A joint account lets you manage any money you share with someone else. This is most likely to be your partner, but could also be a housemate – or anyone else. It’s convenient for shared costs, but there are always risks to giving other people control of a single account.
What is a joint bank account?
A joint bank account is an account in the name of two or more people. Everyone named on the account is able to pay money in or take it out – although sometimes more than one person needs to agree to this.
Joint accounts are mostly used by:
- married couples, civil partners and couples who live together
- housemates who have shared expenses – like rent and bills.
Joint accounts aren’t suitable if you need long-term access to someone else’s money. For example, if you need to help an elderly relative look after their finances.
Joint bank accounts – The pros and cons
If you have any doubts about whether to set up a joint account, don’t do it. You don’t need a joint account if you simply want to split everything 50:50, for example.
- A straightforward way of sharing money and managing living costs, such as bills and mortgage or rent payments.
- Some couples find that having a joint account – and rules for how to manage it – can help prevent arguments about money.
- If one of you has a poor credit history, it’s not normally a good idea to open a joint account. As soon as you open an account together, you’ll be ‘co-scored’ and your credit ratings will become linked. This doesn’t happen by just living with someone – even if you’re married.
- You’ll lose some privacy. All other account holders will be able to see what you’re spending money on.
- If one of the account holders takes money out of the joint account, there aren’t many options for getting it back.
- If the account becomes overdrawn, each joint account holder is responsible for the whole amount owed. This means you could end up being responsible for paying someone else’s debts.
Joint accounts for Universal Credit payments
If you and your partner are claiming Universal Credit, you’ll get one payment for both of you – not one each. But this doesn’t mean you have to open a joint account. If you’d rather, you can get the money paid into an account with only one of your names on it.
Opening a joint account
Opening a joint account isn’t so different from opening a normal current account.
Each account holder just needs to fill in their section of the application form and provide proof of address and proof of identity.
Basic rate tax payers can earn up to £1,000 interest on their savings without having to pay tax and higher rate tax payers can earn up to £500 worth of interest tax-free. Find out more on Tax on savings accounts.
Speak to your bank during the application process, and ask them to explain:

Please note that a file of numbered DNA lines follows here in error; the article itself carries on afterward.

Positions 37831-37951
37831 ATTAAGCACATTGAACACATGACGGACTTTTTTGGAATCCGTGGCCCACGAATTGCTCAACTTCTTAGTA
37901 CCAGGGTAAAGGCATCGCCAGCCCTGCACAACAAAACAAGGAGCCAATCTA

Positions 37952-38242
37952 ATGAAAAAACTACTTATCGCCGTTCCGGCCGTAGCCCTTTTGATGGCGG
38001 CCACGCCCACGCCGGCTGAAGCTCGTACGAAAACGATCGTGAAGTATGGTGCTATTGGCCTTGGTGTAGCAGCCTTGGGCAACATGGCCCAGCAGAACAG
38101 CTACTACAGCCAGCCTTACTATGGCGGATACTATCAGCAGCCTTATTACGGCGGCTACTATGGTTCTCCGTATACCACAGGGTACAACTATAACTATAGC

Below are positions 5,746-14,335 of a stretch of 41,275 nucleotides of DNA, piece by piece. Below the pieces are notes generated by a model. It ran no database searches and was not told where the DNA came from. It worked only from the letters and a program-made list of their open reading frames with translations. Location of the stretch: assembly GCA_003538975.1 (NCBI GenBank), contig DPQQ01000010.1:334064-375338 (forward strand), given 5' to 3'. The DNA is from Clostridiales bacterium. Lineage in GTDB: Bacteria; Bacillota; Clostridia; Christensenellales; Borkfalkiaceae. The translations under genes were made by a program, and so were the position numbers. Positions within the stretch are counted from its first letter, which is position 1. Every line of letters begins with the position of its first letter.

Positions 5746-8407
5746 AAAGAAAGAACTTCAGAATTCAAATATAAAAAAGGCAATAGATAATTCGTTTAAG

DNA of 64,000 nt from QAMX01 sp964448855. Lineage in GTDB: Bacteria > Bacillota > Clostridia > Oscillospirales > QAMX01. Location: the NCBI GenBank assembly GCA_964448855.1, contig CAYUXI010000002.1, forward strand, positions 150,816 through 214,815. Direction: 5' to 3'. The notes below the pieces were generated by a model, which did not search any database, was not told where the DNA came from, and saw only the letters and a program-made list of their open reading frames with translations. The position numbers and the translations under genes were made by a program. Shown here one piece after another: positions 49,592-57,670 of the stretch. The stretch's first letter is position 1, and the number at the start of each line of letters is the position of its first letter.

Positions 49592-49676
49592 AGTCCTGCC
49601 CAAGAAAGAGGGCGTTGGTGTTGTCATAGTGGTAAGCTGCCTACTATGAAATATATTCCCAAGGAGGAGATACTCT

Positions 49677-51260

- if anyone can take out money without getting permission from others on the account
- how overdrafts will be handled. Usually, each account holder is responsible for paying back all the money owed. The bank might take money from someone’s personal account to cover the overdraft in the joint account
- how to handle disagreements or the end of a relationship between joint account holders.
The formal agreement on who gets to do what with the account is called the ‘mandate’ or ‘authority’.
All account holders have to sign the mandate when you open the account.
Most of the time, interest is split equally between both account holders and will go towards each of your Personal Savings Allowances (PSA). This is the amount of savings interest you can earn each year without paying tax. If you are in different tax brackets, the interest is still split evenly. You can read more about the Personal Savings Allowance on our site.
If things go wrong
How to handle disagreements with other account holders
If you’re having problems with your fellow account holders, cancel the mandate.
This will freeze the account so no one, including you, will be able to withdraw money.
Your bank will only unlock the account once everyone agrees on how to split the money.
And, if you can’t reach an agreement, the only option might be to let the courts decide who gets what.
If your bank or building society goes bust
Just like other accounts, joint accounts are protected by the Financial Services Compensation Scheme (FSCS) – up to £85,000.
For joint accounts, the FSCS assumes that each account holder holds an equal share.
So, for a two-person joint account, you could deposit £170,000, or £85,000 each – and it would all be protected.
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